A dementia diagnosis can come as a shock to the person with the condition and those around them. But with almost half of the people living in East Sussex aged 50 or older, understanding the signs and diagnosing the condition as soon as possible is key to managing your, or a loved ones, health and wellbeing.

Last year, 5,992 people were living with dementia in East Sussex, but diagnosis rates across the UK have slowed down.

That’s why the theme of Dementia Action Week (15-21 May) this year was ‘Diagnosis’ , with organisations aiming to raise awareness and encourage people and their families to seek a timely diagnosis.

Although it can affect people as young as 30, older people are more likely to be diagnosed with a form of dementia – but identifying the disease can be tricky. Services such as The Memory Assessment Service (MAS) are there to offer an early assessment, diagnosis and treatment of people suspected of developing a dementia.

Symptoms of dementia can include confusion and needing help with daily tasks, problems with language and understanding, or changes in behaviour such as becoming unusually anxious or irritable.

Following a diagnosis, it’s natural to worry about the future, but it’s important to remember you’re not alone. There are sources of help and support for everyone involved on our East Sussex 1 Space web page.

Making a positive impact

To help people cope with the symptoms of dementia, East Sussex County Council has launched a pilot project giving people with early-stage dementia a robopet, which is a mechanical pet that looks just like a cat or dog.

The one-year pilot project started in April and is only the third pilot project of its kind in England.

The Council has homed 50 ‘pets’, with carers reporting the immediate health and wellbeing benefits on the people they care for, including aiding independence and providing companionship to those diagnosed with the condition.

One resident, Shirley, was ‘overwhelmed’ and ‘really happy’ to receive her pet dog. Shirley was given a dog because she had Labradors prior to being diagnosed with Alzheimer’s.

Shirley’s daughter-in-law said: “Having the pet made a really positive impact on Shirley and they were inseparable. She got a lot of comfort from being with the pet and took it everywhere, whichever room she was in at home.”

For Shirley, and many of the residents receiving a robopet, it gives them a distraction when they become agitated and/or anxious as their symptoms increase and cognitive powers decline.

The robopet also helped Shirley’s full-time carer, who knew he could start to divert Shirley’s attention by talking to her about the pet. This gave him small amounts of respite at home during the day when Shirley became focused on the pet, which in turn made her less distressed, more relaxed and comforted.

*Please note, as the project is a pilot, East Sussex County Council is not currently accepting new referrals or applications.

Help with Dementia

The NHS has a dementia guide which offers information on symptoms, living with the condition, care and support and how people with dementia and their families and friends can access help.

Report highlights your views on accessing health and care services in East Sussex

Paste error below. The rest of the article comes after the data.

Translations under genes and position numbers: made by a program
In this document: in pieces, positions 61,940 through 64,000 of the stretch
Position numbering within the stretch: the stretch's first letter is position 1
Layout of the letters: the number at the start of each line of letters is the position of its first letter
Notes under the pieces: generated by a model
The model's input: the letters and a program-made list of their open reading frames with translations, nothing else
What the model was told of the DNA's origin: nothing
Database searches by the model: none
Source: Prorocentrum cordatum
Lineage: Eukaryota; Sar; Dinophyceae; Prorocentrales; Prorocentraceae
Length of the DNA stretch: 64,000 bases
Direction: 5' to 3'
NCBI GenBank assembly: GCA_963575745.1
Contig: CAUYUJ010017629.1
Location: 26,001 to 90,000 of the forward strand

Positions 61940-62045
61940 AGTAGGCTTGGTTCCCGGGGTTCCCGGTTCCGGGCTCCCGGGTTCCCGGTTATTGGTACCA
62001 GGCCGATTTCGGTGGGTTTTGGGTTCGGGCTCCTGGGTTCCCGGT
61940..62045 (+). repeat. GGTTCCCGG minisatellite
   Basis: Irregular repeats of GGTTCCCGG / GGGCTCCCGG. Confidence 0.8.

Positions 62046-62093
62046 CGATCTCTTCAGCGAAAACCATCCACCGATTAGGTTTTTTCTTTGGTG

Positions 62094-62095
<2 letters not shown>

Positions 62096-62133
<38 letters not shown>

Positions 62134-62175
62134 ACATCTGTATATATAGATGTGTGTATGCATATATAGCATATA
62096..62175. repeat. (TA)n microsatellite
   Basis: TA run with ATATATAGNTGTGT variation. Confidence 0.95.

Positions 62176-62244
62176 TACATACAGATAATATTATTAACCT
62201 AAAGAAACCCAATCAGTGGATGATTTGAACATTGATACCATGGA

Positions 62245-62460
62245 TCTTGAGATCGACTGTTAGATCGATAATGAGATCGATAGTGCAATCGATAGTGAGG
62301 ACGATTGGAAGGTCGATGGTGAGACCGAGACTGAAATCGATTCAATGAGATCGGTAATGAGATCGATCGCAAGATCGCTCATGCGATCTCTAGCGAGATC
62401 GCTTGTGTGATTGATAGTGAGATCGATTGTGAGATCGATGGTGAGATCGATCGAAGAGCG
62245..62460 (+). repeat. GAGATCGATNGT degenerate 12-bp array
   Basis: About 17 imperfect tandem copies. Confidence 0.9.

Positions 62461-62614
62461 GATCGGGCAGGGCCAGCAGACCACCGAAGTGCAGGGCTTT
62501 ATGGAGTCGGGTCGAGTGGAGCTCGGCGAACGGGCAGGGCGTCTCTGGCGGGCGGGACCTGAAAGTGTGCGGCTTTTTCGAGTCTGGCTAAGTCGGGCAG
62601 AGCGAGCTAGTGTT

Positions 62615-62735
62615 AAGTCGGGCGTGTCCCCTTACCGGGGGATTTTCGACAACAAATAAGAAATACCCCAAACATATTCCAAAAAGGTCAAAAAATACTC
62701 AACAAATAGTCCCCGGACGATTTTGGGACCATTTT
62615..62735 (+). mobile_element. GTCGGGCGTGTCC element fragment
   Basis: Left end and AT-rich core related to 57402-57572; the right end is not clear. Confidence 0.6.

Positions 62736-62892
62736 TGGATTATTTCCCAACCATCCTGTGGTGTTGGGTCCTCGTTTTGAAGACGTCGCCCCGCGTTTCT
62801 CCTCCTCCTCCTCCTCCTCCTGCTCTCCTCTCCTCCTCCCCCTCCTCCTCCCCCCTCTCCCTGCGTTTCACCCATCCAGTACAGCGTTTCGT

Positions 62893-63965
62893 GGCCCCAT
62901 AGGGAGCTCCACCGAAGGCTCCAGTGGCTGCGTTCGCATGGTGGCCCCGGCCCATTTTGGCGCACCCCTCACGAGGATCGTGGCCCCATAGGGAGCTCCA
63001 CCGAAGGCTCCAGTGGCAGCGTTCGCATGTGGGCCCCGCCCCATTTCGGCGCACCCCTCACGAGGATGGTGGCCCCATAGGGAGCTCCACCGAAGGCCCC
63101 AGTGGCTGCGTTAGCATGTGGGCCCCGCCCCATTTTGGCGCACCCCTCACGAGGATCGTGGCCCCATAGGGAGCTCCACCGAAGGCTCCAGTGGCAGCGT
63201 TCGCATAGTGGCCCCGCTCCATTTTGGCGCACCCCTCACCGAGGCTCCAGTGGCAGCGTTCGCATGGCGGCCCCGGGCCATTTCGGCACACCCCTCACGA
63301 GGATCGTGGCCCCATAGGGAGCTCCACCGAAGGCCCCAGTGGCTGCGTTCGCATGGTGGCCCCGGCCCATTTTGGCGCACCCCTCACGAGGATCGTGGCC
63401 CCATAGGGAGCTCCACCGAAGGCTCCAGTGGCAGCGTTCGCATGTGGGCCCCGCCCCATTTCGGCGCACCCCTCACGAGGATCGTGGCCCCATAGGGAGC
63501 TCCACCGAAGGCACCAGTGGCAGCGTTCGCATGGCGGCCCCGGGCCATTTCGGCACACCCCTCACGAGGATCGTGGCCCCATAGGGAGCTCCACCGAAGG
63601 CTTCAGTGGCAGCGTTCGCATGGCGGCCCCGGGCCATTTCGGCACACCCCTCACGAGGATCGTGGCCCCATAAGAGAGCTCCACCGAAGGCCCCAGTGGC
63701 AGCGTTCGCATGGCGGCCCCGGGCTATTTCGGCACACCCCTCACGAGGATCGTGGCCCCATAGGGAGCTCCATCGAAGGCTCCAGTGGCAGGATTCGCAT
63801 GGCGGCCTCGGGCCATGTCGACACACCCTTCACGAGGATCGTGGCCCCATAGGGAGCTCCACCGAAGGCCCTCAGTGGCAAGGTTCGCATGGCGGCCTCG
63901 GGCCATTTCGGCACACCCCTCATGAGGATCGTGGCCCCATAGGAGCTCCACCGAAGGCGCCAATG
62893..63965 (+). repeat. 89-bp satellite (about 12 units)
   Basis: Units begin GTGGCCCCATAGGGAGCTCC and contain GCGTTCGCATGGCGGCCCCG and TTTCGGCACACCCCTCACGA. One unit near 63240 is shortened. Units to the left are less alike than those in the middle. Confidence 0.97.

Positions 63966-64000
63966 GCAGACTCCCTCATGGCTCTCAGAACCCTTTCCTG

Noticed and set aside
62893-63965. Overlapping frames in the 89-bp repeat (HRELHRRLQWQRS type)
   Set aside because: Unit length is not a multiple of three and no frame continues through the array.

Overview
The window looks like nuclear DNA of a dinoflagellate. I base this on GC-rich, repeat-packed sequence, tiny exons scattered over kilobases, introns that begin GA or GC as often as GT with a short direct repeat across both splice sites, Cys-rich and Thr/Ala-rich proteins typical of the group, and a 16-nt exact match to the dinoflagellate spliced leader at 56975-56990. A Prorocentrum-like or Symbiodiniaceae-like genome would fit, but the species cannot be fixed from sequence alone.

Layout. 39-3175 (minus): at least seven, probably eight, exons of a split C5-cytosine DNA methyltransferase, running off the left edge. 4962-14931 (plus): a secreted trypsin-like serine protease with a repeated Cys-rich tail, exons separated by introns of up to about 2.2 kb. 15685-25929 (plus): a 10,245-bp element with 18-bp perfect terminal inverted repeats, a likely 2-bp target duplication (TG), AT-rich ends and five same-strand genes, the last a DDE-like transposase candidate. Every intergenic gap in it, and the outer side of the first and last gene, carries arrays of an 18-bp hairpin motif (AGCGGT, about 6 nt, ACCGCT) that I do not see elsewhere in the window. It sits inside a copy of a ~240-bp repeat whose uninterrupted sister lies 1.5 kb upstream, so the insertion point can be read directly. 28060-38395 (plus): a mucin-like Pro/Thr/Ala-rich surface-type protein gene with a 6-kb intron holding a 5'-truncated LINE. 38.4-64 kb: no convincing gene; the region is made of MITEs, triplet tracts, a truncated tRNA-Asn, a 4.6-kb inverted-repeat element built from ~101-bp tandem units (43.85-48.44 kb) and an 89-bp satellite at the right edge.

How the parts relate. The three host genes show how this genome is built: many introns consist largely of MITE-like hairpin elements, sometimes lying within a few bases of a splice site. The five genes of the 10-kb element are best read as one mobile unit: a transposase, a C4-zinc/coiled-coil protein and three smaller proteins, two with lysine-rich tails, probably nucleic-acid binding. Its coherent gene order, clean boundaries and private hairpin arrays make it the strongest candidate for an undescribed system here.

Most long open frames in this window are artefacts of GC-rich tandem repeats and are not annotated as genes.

Almost 500 of us have had our say on what we like, and sometimes found frustrating, about accessing health and social care services in East Sussex.

The thoughts and opinions of residents have been published in a report by Healthwatch East Sussex following its ‘2022 Listening Tour’ event in Eastbourne.

The report details everything you told Healthwatch during its first face-to-face ‘Listening Tour’ since 2019. It also sets out conclusions and recommendations to support positive change in our health and care services.

Healthwatch East Sussex worked with community groups to capture ‘every voice’ to better understand how health inequalities are impacting people in the county.

People gave their views through surveys, focus groups, one-to-one conversations and dedicated events last October.

Healthwatch East Sussex found that:

  • People’s appreciation of the NHS was clear, with positive examples of support, advice, treatment and procedures. We heard numerous examples of the expertise, professionalism and compassion of staff in the NHS and wider health and care services, as well as staff and volunteers in local community groups.
  • Common frustrations were waiting times, delays and poor communication. Nearly a third of 390 survey respondents were ‘Unsure’ and 7% were ‘Not Confident at all’ about accessing health and care services when they need them.
  • Some health and care services were not easily accessible to those with disabilities or impairments.
  • Specific user groups, such as the homeless or migrant communities, faced barriers when accessing health and care.
  • There’s a lack of understanding among the public about who provides care services locally and the responsibilities of different organisations in commissioning and delivering care.
  • The cost-of-living crisis is having an impact on people’s wellbeing, with just over half of survey respondents more anxious about the future and a third having less ‘good quality’ sleep than before.

NHS dentistry sessions: additional hours scheme

Several dentists in East Sussex are offering extra NHS dentistry sessions for patients who have an urgent dental need.  This ‘additional hours scheme’ aims to increase accessibility to NHS dentistry.

Urgent dental need may include patients:

  • experiencing pain or needing a course of treatment
  • who have had emergency dental care but require more treatment to become dentally fit
  • who need dental assessment or treatment to have hospital treatment.

This scheme is not for routine check-ups for the wider population, but care home residents and those who need to be dentally fit before they undergo hospital treatment, can attend for a routine check-up.

Sessions are held in the dental practice, and care homes would need to arrange transport for residents. Patients do not need to be known to, or associated with, the practice to access these sessions.

More information: